Say AAAAAAAAAAH! – It’s not a part of the canon, but I absolutely can’t pass up the opportunity to gush over the hilarious sight gag in the bus stop scene. I won’t ruin it for you if you haven’t seen it, just go and rewatch the scene when Francis offers Reba a ride and keep your eyes on the advertising.
And I Thought They Smelled Bad on the Outside – Just because we’re in the Red Dragon arc doesn’t mean we’re done with Hannibal references. In Harris’ novel, Lecter exhumes Clarice Starling’s father so that she can face her trauma and get on to becoming a new vessel for Mischa. It’s a weird plan, but still one that’s evoked in this episode when Garret Jacob Hobbs gets trotted around like a therapeutic knife target. The connection, thematically, represents Hannibal’s love of his sister Mischa and his compulsive need to recreate his original family from when he still had his innocence in Lithuania.
Speaking Your Mind – Hannibal Lecter may have been introduced in Red Dragon, but he is hardly its main character. His influence on Francis Dolarhyde can be felt, and he is a key part of the investigation, but his scenes are greatly limited in number. In the Brett Ratner film adaptation this was such a problem, especially considering that Anthony Hopkins was pulled in to reprise his role as Lecter, that extraneous semi-comical scenes were added in to satiate audiences that had been fooled into thinking this was some kind of Hannibal origin story. It’s the worst.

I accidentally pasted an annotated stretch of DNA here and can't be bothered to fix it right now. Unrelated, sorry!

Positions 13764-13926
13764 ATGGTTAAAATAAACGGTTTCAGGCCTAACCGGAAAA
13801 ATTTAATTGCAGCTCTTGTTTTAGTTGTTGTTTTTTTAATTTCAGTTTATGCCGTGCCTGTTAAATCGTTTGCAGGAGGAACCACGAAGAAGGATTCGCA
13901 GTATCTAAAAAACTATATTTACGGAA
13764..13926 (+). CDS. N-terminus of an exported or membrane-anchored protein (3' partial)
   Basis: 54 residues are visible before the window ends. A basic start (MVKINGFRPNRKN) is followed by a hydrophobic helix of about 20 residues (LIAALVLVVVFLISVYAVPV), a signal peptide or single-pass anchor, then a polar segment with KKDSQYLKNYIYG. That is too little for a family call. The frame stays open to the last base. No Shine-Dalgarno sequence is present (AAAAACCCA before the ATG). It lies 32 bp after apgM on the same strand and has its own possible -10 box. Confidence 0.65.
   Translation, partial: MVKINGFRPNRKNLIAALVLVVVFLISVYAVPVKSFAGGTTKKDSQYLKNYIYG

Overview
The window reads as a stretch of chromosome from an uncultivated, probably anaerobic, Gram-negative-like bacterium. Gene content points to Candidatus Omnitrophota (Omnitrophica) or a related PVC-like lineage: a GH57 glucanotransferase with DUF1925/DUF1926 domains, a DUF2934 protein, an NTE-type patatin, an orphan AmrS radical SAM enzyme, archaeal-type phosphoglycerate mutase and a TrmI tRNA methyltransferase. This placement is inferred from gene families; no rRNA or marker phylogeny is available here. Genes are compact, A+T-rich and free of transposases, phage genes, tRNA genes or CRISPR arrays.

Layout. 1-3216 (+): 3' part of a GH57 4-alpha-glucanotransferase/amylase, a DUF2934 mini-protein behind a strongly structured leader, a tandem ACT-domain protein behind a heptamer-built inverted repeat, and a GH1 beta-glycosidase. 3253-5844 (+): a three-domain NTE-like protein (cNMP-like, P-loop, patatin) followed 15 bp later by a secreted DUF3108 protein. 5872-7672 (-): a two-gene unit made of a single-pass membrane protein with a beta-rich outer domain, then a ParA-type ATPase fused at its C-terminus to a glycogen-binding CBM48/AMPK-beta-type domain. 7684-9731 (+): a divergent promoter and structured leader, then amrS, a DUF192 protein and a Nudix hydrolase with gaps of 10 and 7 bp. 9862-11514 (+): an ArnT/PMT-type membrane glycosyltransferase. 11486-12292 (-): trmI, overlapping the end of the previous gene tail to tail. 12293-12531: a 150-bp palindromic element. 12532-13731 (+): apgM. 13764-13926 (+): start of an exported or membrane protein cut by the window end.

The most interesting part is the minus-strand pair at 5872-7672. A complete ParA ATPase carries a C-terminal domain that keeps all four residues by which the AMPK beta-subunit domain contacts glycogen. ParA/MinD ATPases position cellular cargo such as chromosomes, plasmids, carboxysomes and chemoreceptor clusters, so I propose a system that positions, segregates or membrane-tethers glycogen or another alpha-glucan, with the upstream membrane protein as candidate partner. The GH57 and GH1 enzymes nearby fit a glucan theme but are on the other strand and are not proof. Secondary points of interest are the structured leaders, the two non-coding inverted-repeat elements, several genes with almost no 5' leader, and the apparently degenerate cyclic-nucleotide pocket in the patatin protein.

Thanks to Bryan Fuller’s decision to allow Hannibal and Francis to talk on the phone rather than via highly codified written correspondence (which is how it’s done in the book), we get to keep Hannibal and his interests visible during the story, rather than hidden between the lines like they usually are.
… And The Woman Clothed in Sun – William Blake has a series of Red Dragon paintings, each of which partially serves as a title for an episode of Hannibal season three. Next week’s episode is named after The Great Red Dragon and the Woman Clothed in Sun, which is only two words off from this week’s episode. Still, those words might make all the difference. Considering Freddy Lounds has been writing her heart out for an audience that includes The Great Red Dragon, I wonder if we might be seeing the journalist clothed in sun (and glued to a wheelchair) next week in a grotesque reenactment of how she faked her death in season two.